“On cross-examination, however, she admitted telling the family services specialists that she had seen no red marks on her skin from the belt that day. Son identified a single mark on his leg in a photograph as originating from what he described as Woodson’s ‘spanking.’”

The trial court denied Woodson’s motions to strike and found her guilty of two counts of assault and battery.

Parental privilege

“A parent has the privilege to discipline his or her child ‘within the bounds of moderation and reason.’ Carpenter v. Commonwealth, 186 Va. 851, 861 (1947). This discipline may include corporal punishment. …

“[O]ur Supreme Court first set out factors that pertain to the reasonableness or excess of punishment in 1947:

“‘Where a question is raised as to whether punishment has been moderate or excessive, the fact is one for the jury to determine from the attending circumstances, considering the age, size and conduct of the child, the nature of his misconduct, the nature of the instrument used for punishment, and the kind of marks or wounds inflicted on the body of the child.’”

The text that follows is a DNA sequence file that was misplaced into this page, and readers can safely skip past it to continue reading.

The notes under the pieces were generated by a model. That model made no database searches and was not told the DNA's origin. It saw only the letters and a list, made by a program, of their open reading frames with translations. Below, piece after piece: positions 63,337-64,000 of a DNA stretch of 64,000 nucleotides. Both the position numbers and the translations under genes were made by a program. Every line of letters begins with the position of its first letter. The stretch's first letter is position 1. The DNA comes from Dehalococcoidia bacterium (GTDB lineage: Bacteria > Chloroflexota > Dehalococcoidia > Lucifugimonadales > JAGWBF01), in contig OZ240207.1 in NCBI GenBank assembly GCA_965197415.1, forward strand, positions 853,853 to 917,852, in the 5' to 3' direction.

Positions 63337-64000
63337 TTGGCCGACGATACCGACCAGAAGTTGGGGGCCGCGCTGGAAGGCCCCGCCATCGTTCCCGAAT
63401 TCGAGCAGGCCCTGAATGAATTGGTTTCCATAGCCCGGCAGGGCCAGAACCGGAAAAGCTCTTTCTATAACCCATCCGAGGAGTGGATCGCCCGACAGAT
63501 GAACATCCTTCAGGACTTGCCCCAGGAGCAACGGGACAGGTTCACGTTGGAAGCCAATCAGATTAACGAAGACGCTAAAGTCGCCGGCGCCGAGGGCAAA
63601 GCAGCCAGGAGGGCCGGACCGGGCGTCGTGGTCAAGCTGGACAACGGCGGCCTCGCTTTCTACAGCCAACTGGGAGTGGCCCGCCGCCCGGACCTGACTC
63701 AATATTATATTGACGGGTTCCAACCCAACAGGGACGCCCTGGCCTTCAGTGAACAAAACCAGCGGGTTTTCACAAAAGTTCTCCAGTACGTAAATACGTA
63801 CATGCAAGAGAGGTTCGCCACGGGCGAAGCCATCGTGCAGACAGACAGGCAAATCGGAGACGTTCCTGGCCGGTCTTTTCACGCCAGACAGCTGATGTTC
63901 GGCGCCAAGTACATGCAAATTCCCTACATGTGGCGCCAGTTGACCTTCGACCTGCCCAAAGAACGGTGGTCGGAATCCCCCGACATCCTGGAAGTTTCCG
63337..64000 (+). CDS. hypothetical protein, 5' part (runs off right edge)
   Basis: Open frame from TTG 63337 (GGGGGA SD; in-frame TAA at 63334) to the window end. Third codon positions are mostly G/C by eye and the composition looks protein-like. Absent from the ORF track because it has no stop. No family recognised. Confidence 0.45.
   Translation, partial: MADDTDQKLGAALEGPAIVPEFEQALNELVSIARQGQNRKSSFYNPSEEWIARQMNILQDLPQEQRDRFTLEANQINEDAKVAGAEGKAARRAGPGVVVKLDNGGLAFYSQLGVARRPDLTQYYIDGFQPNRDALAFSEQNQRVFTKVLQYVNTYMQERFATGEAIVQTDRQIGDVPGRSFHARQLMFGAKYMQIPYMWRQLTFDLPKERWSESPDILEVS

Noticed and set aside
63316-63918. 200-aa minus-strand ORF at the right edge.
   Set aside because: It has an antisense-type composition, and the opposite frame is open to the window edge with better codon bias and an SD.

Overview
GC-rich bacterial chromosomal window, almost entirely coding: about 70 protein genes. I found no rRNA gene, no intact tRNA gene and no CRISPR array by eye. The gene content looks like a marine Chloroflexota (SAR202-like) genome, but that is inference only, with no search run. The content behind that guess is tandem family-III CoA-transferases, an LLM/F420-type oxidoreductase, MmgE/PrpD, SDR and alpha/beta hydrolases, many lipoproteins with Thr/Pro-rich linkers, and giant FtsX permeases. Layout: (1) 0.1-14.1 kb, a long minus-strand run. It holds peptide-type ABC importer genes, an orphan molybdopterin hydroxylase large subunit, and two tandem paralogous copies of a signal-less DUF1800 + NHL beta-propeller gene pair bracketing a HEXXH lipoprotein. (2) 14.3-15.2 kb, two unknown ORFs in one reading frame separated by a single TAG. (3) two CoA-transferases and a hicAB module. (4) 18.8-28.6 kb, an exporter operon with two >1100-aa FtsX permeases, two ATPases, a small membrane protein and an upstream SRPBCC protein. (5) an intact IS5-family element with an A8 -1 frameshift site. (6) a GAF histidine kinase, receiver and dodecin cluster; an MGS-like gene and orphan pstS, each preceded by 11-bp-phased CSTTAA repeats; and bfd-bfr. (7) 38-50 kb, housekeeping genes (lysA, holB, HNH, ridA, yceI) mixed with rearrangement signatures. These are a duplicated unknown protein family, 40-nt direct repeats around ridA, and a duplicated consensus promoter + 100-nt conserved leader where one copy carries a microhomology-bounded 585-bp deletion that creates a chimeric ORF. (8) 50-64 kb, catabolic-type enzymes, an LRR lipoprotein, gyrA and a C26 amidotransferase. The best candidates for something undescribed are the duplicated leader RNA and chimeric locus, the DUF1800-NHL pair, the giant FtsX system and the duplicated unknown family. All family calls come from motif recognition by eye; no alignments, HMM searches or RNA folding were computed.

Four published cases have applied these factors.

“The seriousness of the physical injuries carried the day in each of these prior cases. While the other factors identified in these cases are important, we can think of no combination of ‘other’ factors that could make a parent’s discipline ‘reasonable’ where it resulted in significant physical harm. …

“Absent significant harm, a factfinder may conclude that a combination of factors show the child was at risk of serious harm – which still makes the discipline unreasonable. But the nature of the child’s misconduct, and the trial court’s view that the misbehavior did not warrant corporal punishment, cannot be the primary factor.”


“In concluding that parental privilege did not apply, the trial court explained that the testimony of the two children was ‘very credible’ and considered their fear in returning home. The court observed that ‘the photos may not have shown everything that they should have shown but they showed enough.’

“Then the court explained that ‘[t]his was over a texting violation. So the question is what could have been done by a parent and what should have been done and what shouldn’t have been done.’